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Public Culture

An interdisciplinary journal of transnational cultural studies

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Imagin(IN)g Racial France: Take 3 — Hervé Youmbi

Dominique Malaquais

Like most postcolonial stories, the story of racial France is a story of commodity fetishism. It is suffused with desire: desire for things (objects, ideas, currencies) and places — above all, places. In the media — in news and film reportage, magazine specials, Hollywood blockbusters, and ad campaigns of nongovernmental organizations (NGOs) — increasing (if largely superficial) attention is paid to places in Western Europe and North America that Africans risk life and limb to reach. Place and pathos are presented as coterminous entities. Little concern is shown for other types of quests: the desire to reach given places not because lives depend on it but because these places function as commodities in and of themselves. While immigrants hailing from other parts of the world — Asia most notably — are commonly depicted on the move, in search of abodes far from “home” as part of coherent, long-term plans for economic betterment, Africans are systematically typecast as refugees. Notions of choice and strategy rarely make their way into the picture, and, when they do, they are mostly ascribed to alimentary motives. Africans take to the road (and sea) to survive: so the story goes.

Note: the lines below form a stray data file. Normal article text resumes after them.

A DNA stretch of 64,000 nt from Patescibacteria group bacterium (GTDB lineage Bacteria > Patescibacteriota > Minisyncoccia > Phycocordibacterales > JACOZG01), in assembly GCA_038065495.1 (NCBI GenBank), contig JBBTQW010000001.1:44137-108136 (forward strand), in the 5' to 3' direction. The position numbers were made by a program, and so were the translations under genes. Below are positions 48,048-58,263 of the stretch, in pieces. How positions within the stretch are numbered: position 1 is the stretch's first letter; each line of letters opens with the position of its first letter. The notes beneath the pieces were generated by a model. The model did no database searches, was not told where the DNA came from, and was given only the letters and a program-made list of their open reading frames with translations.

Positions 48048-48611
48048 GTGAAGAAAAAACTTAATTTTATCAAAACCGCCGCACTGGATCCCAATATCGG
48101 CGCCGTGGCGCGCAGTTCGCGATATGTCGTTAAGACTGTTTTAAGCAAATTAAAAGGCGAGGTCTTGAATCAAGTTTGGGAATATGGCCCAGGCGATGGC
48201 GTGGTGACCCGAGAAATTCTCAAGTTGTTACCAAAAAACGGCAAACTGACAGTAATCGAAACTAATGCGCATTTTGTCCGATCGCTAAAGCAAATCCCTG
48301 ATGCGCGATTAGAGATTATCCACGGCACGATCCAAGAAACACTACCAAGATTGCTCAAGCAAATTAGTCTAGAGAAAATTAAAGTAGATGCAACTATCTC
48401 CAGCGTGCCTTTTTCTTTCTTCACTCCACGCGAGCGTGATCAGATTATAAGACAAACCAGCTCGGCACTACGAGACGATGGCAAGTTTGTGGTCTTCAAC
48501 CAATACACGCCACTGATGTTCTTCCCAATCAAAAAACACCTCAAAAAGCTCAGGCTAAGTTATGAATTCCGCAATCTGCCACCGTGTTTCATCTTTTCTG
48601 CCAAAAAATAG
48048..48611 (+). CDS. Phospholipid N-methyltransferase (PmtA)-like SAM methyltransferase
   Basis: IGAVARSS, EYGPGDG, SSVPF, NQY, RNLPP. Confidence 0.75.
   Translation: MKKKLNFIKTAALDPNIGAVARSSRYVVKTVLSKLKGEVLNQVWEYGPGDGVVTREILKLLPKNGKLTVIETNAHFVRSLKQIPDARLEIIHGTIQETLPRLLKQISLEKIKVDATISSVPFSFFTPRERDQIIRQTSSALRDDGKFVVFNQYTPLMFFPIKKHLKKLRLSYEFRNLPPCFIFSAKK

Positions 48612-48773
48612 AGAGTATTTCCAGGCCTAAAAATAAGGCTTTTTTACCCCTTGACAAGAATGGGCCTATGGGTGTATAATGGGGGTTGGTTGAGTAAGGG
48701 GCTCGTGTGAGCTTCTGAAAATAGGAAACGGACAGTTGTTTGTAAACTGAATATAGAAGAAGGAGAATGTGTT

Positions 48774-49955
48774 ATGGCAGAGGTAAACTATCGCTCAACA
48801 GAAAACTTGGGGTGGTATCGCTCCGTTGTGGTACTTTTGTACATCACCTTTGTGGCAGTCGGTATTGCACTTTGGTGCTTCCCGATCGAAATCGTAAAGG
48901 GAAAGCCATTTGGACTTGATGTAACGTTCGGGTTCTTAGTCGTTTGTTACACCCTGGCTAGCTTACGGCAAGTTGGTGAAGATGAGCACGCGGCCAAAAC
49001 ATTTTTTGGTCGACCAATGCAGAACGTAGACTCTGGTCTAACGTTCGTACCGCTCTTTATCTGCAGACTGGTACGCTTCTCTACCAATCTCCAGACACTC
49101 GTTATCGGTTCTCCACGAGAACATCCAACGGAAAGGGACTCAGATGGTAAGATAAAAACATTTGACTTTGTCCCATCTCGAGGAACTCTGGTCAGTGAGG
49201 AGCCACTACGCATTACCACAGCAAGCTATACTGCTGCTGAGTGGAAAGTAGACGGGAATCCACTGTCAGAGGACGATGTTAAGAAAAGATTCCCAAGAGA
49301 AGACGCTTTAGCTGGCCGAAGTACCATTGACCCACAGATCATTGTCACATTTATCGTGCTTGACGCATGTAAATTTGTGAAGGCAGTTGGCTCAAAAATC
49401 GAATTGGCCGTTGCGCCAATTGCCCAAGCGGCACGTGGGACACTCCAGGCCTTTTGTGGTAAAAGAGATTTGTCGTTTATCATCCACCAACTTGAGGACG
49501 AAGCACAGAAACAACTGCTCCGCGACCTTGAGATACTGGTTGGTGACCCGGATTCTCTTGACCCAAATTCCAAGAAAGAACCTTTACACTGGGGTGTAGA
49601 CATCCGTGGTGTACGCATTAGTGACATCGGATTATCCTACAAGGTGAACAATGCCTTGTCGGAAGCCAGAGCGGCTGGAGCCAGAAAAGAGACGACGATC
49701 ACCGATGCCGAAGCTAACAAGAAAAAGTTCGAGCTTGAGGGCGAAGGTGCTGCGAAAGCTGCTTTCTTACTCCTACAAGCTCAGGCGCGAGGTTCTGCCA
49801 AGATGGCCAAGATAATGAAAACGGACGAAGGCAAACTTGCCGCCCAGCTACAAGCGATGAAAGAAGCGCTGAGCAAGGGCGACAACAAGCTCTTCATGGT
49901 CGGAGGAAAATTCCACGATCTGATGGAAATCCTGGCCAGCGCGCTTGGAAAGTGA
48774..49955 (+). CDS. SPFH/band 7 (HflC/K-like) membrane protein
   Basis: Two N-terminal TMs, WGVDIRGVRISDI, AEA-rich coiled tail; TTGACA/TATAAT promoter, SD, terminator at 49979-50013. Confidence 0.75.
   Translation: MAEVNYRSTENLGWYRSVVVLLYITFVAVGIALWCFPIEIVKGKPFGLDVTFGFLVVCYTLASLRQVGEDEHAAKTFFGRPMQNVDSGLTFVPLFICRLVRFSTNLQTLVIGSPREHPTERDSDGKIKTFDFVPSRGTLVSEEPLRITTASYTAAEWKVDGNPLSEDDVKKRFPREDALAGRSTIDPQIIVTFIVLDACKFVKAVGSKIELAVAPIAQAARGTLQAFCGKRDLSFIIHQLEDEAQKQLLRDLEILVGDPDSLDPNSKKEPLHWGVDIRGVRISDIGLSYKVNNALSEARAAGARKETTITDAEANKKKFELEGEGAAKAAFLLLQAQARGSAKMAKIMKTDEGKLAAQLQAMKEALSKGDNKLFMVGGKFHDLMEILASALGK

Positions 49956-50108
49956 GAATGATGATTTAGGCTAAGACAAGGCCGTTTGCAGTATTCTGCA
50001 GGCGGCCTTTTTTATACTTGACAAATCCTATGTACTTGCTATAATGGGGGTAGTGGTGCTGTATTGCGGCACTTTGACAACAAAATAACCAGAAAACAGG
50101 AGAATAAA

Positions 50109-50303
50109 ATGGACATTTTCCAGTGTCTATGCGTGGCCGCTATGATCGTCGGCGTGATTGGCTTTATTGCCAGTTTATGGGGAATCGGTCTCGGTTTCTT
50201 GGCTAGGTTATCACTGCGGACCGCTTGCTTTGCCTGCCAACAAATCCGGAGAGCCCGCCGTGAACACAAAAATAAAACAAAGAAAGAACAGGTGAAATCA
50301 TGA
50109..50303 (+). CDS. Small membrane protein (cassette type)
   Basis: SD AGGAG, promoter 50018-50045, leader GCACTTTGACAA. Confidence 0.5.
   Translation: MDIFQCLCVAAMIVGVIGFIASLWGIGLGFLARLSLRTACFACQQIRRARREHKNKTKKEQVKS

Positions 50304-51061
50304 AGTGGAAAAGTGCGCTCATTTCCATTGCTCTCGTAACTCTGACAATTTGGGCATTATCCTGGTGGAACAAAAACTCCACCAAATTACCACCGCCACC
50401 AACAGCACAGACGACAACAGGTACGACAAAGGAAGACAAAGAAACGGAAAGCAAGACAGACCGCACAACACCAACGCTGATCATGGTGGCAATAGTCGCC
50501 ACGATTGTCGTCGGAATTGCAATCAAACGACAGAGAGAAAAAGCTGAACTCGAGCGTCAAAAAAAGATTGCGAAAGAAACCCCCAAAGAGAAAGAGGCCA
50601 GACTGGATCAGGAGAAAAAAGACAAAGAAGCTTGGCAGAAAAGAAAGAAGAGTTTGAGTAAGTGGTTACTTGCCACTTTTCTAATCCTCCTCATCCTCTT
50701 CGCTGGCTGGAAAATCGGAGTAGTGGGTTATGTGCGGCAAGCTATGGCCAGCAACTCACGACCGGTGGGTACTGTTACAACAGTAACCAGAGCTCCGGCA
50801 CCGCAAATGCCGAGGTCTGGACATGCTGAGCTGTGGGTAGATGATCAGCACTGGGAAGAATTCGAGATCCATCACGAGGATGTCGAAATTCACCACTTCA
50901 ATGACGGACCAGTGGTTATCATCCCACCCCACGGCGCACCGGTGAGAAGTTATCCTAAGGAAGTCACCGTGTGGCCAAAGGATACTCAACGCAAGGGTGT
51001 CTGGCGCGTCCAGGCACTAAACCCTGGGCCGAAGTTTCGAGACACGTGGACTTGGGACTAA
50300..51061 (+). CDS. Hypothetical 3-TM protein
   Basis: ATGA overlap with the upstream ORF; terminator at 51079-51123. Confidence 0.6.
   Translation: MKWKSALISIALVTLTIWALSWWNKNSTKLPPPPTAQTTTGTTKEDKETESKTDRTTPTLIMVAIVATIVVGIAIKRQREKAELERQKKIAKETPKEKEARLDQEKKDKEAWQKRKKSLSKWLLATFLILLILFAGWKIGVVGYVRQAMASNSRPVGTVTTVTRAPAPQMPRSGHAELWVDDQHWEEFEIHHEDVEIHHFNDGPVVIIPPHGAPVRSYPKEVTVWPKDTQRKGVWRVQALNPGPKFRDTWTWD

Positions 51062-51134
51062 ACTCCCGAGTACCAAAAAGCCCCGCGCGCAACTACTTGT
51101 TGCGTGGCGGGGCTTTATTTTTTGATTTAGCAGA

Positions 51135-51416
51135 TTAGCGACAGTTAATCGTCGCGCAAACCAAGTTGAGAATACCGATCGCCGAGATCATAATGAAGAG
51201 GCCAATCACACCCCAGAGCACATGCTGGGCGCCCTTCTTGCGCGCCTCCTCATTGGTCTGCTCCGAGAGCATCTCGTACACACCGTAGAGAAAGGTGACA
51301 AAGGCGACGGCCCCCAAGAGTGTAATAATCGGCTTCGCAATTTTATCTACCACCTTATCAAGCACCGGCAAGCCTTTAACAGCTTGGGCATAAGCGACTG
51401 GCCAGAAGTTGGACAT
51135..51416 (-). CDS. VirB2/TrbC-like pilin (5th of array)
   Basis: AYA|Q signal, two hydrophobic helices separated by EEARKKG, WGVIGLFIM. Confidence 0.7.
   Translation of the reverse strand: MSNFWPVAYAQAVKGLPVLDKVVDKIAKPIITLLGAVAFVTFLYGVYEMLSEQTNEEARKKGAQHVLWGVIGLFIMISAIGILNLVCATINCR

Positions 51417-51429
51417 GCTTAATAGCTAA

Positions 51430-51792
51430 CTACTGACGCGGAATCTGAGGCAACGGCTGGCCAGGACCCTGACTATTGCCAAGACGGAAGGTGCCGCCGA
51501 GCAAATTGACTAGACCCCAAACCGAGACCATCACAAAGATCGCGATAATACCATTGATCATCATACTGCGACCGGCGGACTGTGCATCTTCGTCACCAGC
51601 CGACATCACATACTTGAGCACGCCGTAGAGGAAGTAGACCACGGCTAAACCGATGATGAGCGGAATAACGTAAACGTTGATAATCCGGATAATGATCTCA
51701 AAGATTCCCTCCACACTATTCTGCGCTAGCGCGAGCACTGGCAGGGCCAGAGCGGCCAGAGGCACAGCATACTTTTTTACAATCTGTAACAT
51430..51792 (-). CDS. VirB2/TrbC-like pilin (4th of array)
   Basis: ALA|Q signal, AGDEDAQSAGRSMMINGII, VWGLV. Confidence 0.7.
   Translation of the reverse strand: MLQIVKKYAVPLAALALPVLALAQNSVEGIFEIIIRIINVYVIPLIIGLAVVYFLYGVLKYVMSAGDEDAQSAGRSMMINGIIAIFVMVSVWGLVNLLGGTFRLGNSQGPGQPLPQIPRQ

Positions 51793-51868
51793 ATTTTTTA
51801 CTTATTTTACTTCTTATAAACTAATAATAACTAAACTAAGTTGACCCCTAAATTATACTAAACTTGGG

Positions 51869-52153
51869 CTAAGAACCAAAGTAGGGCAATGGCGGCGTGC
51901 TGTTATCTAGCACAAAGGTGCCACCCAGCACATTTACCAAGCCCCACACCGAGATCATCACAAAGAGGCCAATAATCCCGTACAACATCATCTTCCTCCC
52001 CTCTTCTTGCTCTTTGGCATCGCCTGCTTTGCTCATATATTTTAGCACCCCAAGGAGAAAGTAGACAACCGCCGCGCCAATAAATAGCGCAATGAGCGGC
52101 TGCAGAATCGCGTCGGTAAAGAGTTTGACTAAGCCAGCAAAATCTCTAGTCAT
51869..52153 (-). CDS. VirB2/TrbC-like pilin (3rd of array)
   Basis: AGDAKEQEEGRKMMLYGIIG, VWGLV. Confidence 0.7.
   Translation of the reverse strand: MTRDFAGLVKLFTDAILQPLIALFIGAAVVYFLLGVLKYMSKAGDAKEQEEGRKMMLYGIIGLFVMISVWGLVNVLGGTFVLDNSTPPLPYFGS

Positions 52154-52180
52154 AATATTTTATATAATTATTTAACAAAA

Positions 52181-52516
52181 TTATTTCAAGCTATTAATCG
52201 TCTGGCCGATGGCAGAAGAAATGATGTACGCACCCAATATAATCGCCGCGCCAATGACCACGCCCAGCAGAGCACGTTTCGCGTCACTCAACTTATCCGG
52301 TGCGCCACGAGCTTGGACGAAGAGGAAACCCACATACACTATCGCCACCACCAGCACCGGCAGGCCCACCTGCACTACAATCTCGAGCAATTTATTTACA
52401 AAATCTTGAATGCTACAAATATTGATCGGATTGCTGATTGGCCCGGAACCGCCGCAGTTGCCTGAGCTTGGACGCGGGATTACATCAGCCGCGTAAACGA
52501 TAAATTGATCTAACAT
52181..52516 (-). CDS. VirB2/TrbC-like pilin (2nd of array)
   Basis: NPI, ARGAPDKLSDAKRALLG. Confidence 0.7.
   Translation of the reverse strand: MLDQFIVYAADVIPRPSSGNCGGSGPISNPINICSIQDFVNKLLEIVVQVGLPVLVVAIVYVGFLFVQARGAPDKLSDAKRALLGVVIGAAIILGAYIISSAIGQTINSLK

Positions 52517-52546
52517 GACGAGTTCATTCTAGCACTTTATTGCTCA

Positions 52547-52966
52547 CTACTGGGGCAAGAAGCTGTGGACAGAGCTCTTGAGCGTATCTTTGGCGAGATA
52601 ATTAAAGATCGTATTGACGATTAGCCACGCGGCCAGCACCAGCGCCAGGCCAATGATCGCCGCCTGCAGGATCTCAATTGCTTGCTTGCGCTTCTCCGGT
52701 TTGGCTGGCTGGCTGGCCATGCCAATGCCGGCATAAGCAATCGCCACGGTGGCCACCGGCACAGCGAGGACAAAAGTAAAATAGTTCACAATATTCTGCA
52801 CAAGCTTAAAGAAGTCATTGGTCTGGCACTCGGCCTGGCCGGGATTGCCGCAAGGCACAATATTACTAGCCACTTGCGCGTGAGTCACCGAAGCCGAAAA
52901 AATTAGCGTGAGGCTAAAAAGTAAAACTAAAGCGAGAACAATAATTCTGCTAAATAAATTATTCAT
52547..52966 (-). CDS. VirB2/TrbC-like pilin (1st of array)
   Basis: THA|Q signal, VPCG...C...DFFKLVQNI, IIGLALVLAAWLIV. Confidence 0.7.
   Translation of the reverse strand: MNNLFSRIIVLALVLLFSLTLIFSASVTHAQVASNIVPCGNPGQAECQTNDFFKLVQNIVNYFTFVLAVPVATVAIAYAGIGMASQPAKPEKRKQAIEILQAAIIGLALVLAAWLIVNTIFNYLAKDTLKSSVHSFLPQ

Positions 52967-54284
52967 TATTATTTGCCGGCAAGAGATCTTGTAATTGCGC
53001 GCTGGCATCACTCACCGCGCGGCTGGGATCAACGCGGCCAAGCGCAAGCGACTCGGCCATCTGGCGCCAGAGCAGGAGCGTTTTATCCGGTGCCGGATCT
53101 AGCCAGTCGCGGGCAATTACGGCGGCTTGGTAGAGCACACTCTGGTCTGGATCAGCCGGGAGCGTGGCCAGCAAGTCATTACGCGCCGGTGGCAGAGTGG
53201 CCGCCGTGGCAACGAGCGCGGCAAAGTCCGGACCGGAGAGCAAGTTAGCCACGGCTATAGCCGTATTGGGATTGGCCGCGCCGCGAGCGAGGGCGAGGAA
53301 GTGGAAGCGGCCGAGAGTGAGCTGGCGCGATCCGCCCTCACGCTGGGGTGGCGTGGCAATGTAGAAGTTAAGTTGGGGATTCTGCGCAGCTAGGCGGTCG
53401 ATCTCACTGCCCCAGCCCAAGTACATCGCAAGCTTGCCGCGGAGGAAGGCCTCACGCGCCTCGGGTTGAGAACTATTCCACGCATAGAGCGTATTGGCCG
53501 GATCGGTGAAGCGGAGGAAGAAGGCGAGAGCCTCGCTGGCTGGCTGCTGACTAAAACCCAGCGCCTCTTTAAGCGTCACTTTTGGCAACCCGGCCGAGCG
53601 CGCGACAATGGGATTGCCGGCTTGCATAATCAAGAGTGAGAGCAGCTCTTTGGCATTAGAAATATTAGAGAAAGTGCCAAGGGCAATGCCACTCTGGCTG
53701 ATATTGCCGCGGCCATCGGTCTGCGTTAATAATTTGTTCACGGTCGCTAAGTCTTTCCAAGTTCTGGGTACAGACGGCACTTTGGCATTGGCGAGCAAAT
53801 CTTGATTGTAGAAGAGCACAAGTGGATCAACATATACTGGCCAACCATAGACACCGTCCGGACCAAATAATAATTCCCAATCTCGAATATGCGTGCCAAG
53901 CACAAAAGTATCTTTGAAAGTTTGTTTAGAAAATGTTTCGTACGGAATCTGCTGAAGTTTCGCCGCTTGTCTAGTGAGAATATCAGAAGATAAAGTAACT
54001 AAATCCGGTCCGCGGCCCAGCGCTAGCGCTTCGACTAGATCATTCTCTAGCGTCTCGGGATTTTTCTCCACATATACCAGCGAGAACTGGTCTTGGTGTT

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Public Culture is a reviewed interdisciplinary journal of cultural studies, published three times a year in Fall, Winter, and Spring for the Institute for Public Knowledge by Duke University Press. The journal's full archives are available online at Dukejournals.org.

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